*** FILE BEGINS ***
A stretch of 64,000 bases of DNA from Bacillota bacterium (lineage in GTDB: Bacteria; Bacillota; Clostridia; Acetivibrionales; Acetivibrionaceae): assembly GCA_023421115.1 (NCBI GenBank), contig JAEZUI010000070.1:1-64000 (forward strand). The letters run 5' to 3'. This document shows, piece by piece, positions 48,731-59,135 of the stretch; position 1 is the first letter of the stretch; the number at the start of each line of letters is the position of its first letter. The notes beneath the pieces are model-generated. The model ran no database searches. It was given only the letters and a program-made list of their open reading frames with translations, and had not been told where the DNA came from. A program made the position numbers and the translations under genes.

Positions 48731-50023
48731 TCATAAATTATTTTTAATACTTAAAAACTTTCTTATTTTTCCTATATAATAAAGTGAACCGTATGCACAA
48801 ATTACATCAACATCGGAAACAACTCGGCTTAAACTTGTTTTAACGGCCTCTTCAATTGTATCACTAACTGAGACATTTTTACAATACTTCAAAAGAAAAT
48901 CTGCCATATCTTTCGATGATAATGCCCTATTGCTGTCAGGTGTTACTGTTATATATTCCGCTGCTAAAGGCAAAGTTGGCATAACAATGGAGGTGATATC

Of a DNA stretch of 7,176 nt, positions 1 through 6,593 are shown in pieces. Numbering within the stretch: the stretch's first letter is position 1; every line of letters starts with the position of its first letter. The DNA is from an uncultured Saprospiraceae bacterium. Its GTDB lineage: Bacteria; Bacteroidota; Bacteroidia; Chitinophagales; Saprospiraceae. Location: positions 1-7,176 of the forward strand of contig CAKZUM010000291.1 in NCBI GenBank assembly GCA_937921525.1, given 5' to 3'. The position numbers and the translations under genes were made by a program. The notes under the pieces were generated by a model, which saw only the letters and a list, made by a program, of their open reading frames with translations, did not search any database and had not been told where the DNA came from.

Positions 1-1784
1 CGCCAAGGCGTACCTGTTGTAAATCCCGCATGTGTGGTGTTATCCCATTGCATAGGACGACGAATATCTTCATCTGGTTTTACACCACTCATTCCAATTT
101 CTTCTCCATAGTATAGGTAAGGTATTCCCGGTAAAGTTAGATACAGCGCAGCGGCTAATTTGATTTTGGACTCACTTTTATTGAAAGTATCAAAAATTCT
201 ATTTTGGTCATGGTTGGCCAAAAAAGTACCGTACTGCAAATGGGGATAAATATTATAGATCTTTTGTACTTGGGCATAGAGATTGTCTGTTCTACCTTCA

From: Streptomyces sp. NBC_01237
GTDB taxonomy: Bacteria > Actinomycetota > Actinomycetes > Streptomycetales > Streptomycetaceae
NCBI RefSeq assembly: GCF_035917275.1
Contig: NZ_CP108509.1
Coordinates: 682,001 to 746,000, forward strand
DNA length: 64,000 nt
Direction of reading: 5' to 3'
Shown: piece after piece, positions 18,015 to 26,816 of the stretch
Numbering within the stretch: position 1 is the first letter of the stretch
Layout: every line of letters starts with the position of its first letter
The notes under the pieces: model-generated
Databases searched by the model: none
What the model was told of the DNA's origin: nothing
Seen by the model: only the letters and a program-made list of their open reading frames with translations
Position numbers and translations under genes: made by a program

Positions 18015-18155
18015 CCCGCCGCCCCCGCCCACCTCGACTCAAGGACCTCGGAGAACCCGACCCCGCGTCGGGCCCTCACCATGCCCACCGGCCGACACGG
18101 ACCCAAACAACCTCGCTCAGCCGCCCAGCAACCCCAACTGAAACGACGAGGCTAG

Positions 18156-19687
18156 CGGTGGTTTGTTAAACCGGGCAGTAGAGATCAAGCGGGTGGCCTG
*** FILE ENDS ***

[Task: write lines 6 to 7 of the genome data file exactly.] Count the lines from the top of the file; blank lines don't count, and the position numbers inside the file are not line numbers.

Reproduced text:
Of a DNA stretch of 7,176 nt, positions 1 through 6,593 are shown in pieces. Numbering within the stretch: the stretch's first letter is position 1; every line of letters starts with the position of its first letter. The DNA is from an uncultured Saprospiraceae bacterium. Its GTDB lineage: Bacteria; Bacteroidota; Bacteroidia; Chitinophagales; Saprospiraceae. Location: positions 1-7,176 of the forward strand of contig CAKZUM010000291.1 in NCBI GenBank assembly GCA_937921525.1, given 5' to 3'. The position numbers and the translations under genes were made by a program. The notes under the pieces were generated by a model, which saw only the letters and a list, made by a program, of their open reading frames with translations, did not search any database and had not been told where the DNA came from.

Positions 1-1784